In a letter responding to demands from MPs that the media magnate explain comments he made about police at a staff meeting, he conceded using the "wrong adjectives" to describe his frustration at events over the last two years.
But the News Corp boss also questioned whether officers had "approached these matters with an appropriate sense of proportion" and said it would be unfair to suggest his company had impeded the Metropolitan Police's inquiries.
Mr Murdoch was apparently recorded describing the treatment of journalists who had been arrested as a "disgrace" during a meeting in March and saying that police had been told to obtain court orders to get information, rather than the company offering up material as it had done previously.
A spokesman for News Corp chairman Rupert Murdoch has announced that he has accepted the request by MPs on the culture, media and sport committee to appear in front of them again, after a recording emerged of him apparently venting his anger about police investigations into his newspapers:
– News UK spokesman
Mr Murdoch welcomes the opportunity to return to the Select Committee and answer their questions.
He looks forward to clearing up any misconceptions as soon as possible.
Police will "fully assess" a recording of comments apparently made by Rupert Murdoch during a meeting with News International journalists.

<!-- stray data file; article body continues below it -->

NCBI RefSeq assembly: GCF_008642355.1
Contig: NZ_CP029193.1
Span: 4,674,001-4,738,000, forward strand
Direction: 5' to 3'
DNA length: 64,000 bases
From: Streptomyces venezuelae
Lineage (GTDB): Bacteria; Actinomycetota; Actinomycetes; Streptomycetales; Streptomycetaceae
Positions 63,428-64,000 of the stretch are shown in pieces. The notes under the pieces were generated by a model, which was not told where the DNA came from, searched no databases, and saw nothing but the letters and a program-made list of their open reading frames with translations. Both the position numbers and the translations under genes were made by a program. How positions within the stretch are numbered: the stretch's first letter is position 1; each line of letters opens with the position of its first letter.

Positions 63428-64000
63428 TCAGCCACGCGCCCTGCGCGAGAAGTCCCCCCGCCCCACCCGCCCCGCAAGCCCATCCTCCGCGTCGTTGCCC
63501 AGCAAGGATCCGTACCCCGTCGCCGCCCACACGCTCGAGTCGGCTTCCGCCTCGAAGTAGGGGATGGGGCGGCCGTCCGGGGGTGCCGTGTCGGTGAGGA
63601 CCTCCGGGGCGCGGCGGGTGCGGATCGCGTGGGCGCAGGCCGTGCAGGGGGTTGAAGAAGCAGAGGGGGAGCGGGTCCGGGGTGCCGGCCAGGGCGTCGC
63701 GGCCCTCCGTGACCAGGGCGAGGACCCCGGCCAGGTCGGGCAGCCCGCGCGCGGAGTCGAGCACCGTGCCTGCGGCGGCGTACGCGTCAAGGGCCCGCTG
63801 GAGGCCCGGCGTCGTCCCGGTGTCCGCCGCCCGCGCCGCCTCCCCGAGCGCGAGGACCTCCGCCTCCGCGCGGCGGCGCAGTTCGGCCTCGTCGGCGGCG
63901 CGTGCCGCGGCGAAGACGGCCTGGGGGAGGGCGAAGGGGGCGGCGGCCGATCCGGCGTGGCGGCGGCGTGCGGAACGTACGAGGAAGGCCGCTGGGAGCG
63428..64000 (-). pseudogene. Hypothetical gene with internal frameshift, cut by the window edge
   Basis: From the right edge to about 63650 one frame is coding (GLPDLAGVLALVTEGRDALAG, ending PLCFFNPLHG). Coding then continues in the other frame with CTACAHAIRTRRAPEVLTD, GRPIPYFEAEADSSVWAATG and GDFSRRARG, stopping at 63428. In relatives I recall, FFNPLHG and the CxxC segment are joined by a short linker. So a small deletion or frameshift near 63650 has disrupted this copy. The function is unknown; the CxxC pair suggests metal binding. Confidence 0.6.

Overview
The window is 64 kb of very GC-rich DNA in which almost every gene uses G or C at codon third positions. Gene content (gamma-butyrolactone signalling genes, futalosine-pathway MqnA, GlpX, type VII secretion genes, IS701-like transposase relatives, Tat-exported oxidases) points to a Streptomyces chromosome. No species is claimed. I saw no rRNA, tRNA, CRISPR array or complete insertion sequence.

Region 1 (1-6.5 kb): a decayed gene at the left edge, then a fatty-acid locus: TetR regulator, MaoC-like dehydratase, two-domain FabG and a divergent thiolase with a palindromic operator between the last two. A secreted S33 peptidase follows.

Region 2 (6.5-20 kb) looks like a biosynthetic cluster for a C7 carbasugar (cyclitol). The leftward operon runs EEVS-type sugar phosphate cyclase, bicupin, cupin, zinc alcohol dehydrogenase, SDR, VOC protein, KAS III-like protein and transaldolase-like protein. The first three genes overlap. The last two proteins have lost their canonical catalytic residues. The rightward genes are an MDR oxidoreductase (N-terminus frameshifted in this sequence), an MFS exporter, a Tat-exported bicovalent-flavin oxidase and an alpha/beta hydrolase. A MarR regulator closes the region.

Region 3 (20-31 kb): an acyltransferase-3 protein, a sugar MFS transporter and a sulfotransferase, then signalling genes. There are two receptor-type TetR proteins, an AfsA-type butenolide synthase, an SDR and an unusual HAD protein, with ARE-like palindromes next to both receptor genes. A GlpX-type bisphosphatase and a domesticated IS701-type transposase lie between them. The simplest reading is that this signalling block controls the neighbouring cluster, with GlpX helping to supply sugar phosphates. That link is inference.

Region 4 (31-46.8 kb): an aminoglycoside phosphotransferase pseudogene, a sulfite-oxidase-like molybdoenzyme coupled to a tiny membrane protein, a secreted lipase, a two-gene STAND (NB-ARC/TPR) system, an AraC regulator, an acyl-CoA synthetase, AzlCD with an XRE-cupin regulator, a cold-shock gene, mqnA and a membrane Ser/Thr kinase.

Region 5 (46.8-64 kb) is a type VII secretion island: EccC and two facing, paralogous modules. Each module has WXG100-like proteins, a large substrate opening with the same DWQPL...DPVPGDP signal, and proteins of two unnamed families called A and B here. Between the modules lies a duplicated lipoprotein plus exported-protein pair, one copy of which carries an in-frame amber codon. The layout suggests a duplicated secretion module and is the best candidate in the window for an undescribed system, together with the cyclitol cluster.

Assistant Commissioner Cressida Dick confirmed the force is trying to get a copy of the clip of Mr Murdoch speaking to members of staff from the Sun in March.
- No date has yet been agreed for Rupert Murdoch to reappear before MPs, but it is not expected to be until the autumn
- It comes after a recording emerged of him apparently venting his anger about police investigations into phone-hacking and payments to officials
- Scotland Yard is currently assessing the recording made during a meeting with News International journalists
Rupert Murdoch has been invited to re-appear before the Commons Culture Media and Sport committee. It comes after a recording emerged of him apparently telling journalists he regretted the level of co-operation given by News International to the investigation into phone hacking and illegal payments.
Former News of the World deputy editor Neil Wallis said he is "glad" that Rupert Murdoch "stood by his staff" after hearing secret audio recordings made during a News Corp meeting.
Phone-hacking charges against Mr Wallis were dropped in February this year.
He also replied to a Twitter user who asked whether he thought Murdoch was "really backing the staff":
@nigelpauley Lot of understandably frightened & nervous people there...
In one clip from a secret audio recording obtained by Channel 4 News, Rupert Murdoch is heard branding police "totally incompetent" and damning the Scotland Yard inquiry into corrupt payments to public officials.
"It's the biggest inquiry ever, over next to nothing," he says.
Hear more of the recordings at Channel 4 News.
A News Corp statement said Mr Murdoch was showing "understandable empathy" to his staff.